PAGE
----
Focusing on the daily concerns and routine events of people in the past, Investigating the Ordinary argues for a paradigm shift in the way southeastern archaeologists operate. Instead of dividing archaeological work by time periods or artifact types, the essays in this volume unite separate areas of research through the theme of the everyday.
In these often-overlooked centuries, Martínez-Fernández finds the roots of many of Cuba’s enduring economic, political, social, and cultural complexities. The result is a sweeping history, a seminal text that makes clear that to fully grasp revolutionary or contemporary Cuba we must first understand what came before.
This volume integrates data from researchers in bioarchaeology and forensic anthropology to explain when and why group-targeted violence occurs. Massacres have plagued both ancient and modern societies, and by analyzing skeletal remains from these events within their broader cultural and historical contexts this volume opens up important new understandings of the underlying social processes that continue to lead to these tragedies.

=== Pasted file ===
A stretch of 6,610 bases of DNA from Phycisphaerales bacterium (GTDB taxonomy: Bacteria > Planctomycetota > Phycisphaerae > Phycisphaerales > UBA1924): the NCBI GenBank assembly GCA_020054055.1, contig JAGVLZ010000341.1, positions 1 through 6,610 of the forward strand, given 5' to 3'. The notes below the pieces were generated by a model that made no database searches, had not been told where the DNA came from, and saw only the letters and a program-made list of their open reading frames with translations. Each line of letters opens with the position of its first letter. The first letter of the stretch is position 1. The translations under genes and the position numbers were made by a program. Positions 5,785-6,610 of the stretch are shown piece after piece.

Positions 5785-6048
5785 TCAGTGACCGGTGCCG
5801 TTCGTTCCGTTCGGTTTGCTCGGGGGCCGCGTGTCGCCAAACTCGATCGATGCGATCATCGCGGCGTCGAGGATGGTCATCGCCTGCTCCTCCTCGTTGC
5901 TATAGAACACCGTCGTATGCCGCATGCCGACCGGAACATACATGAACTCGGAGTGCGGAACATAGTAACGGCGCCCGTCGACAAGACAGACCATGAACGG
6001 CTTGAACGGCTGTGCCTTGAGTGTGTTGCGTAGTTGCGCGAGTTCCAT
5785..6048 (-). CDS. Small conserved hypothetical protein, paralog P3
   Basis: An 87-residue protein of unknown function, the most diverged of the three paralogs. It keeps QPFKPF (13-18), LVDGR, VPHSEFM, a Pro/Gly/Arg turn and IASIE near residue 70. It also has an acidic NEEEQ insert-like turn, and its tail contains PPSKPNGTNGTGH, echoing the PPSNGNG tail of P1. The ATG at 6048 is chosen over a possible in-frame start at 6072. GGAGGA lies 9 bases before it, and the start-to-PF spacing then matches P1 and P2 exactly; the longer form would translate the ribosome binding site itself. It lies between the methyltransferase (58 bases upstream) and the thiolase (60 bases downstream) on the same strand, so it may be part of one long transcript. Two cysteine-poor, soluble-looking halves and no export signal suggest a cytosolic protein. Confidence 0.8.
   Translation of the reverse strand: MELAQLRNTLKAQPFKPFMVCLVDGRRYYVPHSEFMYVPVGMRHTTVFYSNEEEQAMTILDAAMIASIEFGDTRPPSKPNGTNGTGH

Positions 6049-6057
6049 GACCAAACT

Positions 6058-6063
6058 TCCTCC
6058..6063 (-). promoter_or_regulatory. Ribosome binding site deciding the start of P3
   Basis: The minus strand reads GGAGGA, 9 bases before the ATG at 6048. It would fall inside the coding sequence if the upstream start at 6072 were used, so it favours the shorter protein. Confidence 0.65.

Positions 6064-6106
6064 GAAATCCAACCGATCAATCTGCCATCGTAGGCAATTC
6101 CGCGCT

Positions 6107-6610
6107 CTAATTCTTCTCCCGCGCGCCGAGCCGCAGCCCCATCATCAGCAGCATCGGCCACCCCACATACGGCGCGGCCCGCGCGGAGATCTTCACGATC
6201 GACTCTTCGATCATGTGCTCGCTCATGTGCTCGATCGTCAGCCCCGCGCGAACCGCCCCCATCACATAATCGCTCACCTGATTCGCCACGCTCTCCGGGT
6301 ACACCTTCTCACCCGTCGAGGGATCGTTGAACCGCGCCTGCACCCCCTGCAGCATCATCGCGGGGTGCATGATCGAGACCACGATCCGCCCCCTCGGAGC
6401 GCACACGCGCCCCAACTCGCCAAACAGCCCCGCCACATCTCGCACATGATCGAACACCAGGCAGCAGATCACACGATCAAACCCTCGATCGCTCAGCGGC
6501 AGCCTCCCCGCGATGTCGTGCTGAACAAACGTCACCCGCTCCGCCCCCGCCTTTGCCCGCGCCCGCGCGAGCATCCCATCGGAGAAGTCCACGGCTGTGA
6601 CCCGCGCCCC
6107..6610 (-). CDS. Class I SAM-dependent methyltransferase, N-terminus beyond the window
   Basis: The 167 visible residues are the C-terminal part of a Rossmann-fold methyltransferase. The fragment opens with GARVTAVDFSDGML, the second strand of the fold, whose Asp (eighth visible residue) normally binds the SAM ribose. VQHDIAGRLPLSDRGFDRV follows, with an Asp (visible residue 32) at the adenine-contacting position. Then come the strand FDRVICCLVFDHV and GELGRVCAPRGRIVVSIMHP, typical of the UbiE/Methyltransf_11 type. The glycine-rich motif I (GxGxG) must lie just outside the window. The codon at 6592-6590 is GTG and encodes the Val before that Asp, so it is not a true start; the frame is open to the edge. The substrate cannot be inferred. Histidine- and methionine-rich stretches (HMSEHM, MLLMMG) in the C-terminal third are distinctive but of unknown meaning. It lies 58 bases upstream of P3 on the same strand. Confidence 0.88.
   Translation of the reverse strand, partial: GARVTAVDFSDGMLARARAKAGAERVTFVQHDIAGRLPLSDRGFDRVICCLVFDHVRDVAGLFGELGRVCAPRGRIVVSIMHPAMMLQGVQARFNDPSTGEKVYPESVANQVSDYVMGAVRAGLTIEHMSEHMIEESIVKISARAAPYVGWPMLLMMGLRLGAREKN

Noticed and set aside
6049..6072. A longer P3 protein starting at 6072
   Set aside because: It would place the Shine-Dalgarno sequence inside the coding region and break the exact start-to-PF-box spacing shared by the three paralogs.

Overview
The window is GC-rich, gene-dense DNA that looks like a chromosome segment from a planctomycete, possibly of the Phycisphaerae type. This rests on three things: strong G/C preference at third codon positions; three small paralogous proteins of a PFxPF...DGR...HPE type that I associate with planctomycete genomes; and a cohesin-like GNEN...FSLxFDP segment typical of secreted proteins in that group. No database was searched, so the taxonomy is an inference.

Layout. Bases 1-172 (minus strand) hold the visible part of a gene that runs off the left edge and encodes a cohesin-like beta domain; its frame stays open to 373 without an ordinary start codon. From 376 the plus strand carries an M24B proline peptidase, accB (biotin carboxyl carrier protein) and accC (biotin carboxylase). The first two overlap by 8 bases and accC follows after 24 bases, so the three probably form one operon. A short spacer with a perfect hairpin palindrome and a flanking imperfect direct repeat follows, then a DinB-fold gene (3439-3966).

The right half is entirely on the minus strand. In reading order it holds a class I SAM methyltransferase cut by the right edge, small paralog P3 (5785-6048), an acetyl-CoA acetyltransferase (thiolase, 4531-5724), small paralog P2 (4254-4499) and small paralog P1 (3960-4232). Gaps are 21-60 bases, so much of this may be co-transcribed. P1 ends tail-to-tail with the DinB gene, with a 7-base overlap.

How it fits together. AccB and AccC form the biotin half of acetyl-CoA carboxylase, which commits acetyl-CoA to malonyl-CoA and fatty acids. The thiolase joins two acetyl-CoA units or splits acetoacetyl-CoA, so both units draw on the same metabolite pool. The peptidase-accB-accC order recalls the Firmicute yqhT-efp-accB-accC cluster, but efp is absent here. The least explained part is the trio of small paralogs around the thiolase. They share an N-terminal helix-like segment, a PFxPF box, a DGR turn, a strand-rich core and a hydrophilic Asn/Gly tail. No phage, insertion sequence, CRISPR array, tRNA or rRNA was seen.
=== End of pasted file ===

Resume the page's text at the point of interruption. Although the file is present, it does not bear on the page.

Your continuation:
After the end of the Mexican Revolution in 1917, post-revolutionary leaders hoped to assimilate the country’s racially diverse population into one official mixed-race identity—the mestizo. This book shows that as part of this vision, the Mexican government believed it could modernize “primitive” indigenous peoples through technology in the form of education, modern medicine, industrial agriculture, and factory work. David Dalton takes a close look at how authors, artists, and thinkers—some state-funded, some independent—engaged with official views of Mexican racial identity from the 1920s to the 1970s.
In Microbes to Ecosystems, follow the scientists, researchers, and staff of the University of Florida’s Biodiversity Institute as they marshal unprecedented amounts of biological data to help us conserve species, adapt to climate change, and solve pressing environmental problems.